By Rex Pickett
St. Martin’s Griffin, 2004
Adapting a novel to the screen has to be a daunting task. If you take Spike Jonze’s brilliant, quirky and genuinely bizarre movie Adaptation as a guide, adapting any book to the screen — in this case Susan Orlean’s nonfiction book The Orchid Thief — is a harrowing, freaky ride.
Screenwriters must condense hundreds of pages into a visual experience that doesn’t exceed the limits of the human bladder. In doing so they risk alienating fans of the book, potentially ruining both book and movie for readers and audiences alike. Screenwriters either follow the book too closely, or they diverge so far from it, they create a new, and sometimes, unrecognizable creature.
At times, however, the adaptation goes so well a work of art gets created, something that equals, or succeeds the original piece. I’m thinking of the marvelous adaptations to the screen of No Country for Old Men and Brokeback Mountain.
Often, though, the adaptation falls short and you exit the theater, or switch off the DVD player, saying, “The book was waaaaaaaay better.” In the case of Rex Pickett’s novel Sideways, the movie adaptation doesn’t fall short at all; it turns out waaaaaaaay better than the novel.
Both the book and the movie tell the story of Miles and Jack, two buddies embarking on a madcap, weeklong wine tasting adventure into California’s Santa Ynez Valley — the last bachelor hurrah for Jack getting married at the end of the week. The mismatched pair — Miles, the lonesome loser; Jack, the good-times man everybody loves — fling themselves into wine, women and the emergency room, testing love and friendship along the way.
Essentially the book and movie are similar enough that readers won’t blow out head-scratching “huhs?” with the changes screenwriters adapted to the plot. Jack and Miles are recognizable, the plot itself, though reshaped significantly for better dramatic effect in some spots, is recognizable. What clicks in the movie and not in the book are the changes in plot that make the story itself much more plausible and less contrived than in Pickett’s novel.
The novel starts out well, opening with a frantic Miles trying to pack for the road trip, a scene that establishes Miles’s character and circumstances — he’s broke (a detriment to his oenophilia) and is taking an extravagant trip he can’t afford; and he’s banking on a last-ditch effort to publish a novel. The opening’s also well paced, getting the characters on the road, after a hilarious wine tasting episode not in the film, and establishing the characters’ motives — Miles wants to escape his dreary life, enjoy a lot of wine, and send his friend off with a bang, while Jack wants a bang or two, along with his quaff.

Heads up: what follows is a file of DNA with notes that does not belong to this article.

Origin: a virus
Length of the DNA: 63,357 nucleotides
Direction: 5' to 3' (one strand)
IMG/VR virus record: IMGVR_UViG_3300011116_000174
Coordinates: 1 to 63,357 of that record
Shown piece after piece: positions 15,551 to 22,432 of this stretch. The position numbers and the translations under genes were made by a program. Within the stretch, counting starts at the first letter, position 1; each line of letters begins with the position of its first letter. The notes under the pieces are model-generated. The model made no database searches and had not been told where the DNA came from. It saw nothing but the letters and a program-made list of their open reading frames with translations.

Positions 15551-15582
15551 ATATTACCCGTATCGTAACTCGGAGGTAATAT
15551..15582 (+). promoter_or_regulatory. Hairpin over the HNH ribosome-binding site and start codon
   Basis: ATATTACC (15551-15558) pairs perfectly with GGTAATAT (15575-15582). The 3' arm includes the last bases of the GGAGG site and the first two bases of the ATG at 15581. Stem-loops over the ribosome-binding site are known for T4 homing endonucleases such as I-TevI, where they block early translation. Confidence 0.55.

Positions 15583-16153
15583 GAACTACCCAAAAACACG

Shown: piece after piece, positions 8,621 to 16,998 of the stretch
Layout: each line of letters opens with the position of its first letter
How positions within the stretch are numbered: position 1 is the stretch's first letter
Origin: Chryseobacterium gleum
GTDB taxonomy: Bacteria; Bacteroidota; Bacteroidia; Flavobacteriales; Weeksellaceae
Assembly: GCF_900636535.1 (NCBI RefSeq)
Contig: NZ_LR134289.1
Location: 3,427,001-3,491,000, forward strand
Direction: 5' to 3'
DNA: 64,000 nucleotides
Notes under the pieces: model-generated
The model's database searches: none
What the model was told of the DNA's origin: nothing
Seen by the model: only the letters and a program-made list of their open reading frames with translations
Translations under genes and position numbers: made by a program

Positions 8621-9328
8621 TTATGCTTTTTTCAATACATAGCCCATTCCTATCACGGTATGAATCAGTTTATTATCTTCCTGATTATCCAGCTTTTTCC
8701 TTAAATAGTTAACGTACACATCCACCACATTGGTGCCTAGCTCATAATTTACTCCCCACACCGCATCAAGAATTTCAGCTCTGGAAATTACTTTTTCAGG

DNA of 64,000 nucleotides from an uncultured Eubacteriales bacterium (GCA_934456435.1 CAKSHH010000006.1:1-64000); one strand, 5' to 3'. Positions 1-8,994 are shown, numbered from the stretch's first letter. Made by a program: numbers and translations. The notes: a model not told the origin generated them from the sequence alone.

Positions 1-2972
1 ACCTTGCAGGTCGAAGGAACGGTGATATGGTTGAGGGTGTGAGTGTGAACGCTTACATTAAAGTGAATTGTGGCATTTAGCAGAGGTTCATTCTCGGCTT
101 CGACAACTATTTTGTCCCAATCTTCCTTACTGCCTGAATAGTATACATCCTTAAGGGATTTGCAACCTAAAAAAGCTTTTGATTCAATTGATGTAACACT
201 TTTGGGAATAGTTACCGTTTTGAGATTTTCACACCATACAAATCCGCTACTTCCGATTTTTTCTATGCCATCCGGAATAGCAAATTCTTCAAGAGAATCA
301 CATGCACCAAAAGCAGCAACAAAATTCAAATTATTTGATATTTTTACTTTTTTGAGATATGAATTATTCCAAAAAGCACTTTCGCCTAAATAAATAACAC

The novel falters, however, with several contrived plot points. There is, for instance, a strange and ludicrous boar hunt with local yokel Brad that seems pointless, other than to provide Jack with broken ribs — one of a series of injuries Jack will have to explain away to his fiancee — and a gun, for a later, overly-violent encounter with Jack’s betrayed girlfriend for the week, Terra.
And Pickett seems to think it’s implausible that Miles’s love interest Maya may actually be attracted to Miles. Disturbingly, Pickett has Jack pimp out Maya for no good reason, other than to alienate Miles, Jack and Maya, a brief alienation that gets tidied up all too well at the end of the novel when Miles and Maya trip merrily off into the sunset. The film, on the other hand, ends with Miles standing in the rain outside of Maya’s apartment — he’s betrayed her by lying about Jack’s marriage — leaving the audience and Miles wondering if Maya will answer the door.
The novel, however, isn’t horrible. There are insightful moments when Miles contemplates the nature of friendships and love. There are clearly well researched scenes about wine and wine tasting. And Pickett certainly depicst a hangover well. But, in the end, the movie cleans up the novel’s loose ends, and makes for a more satisfying experience, a good quaff, slightly fruity, with no bitter residue.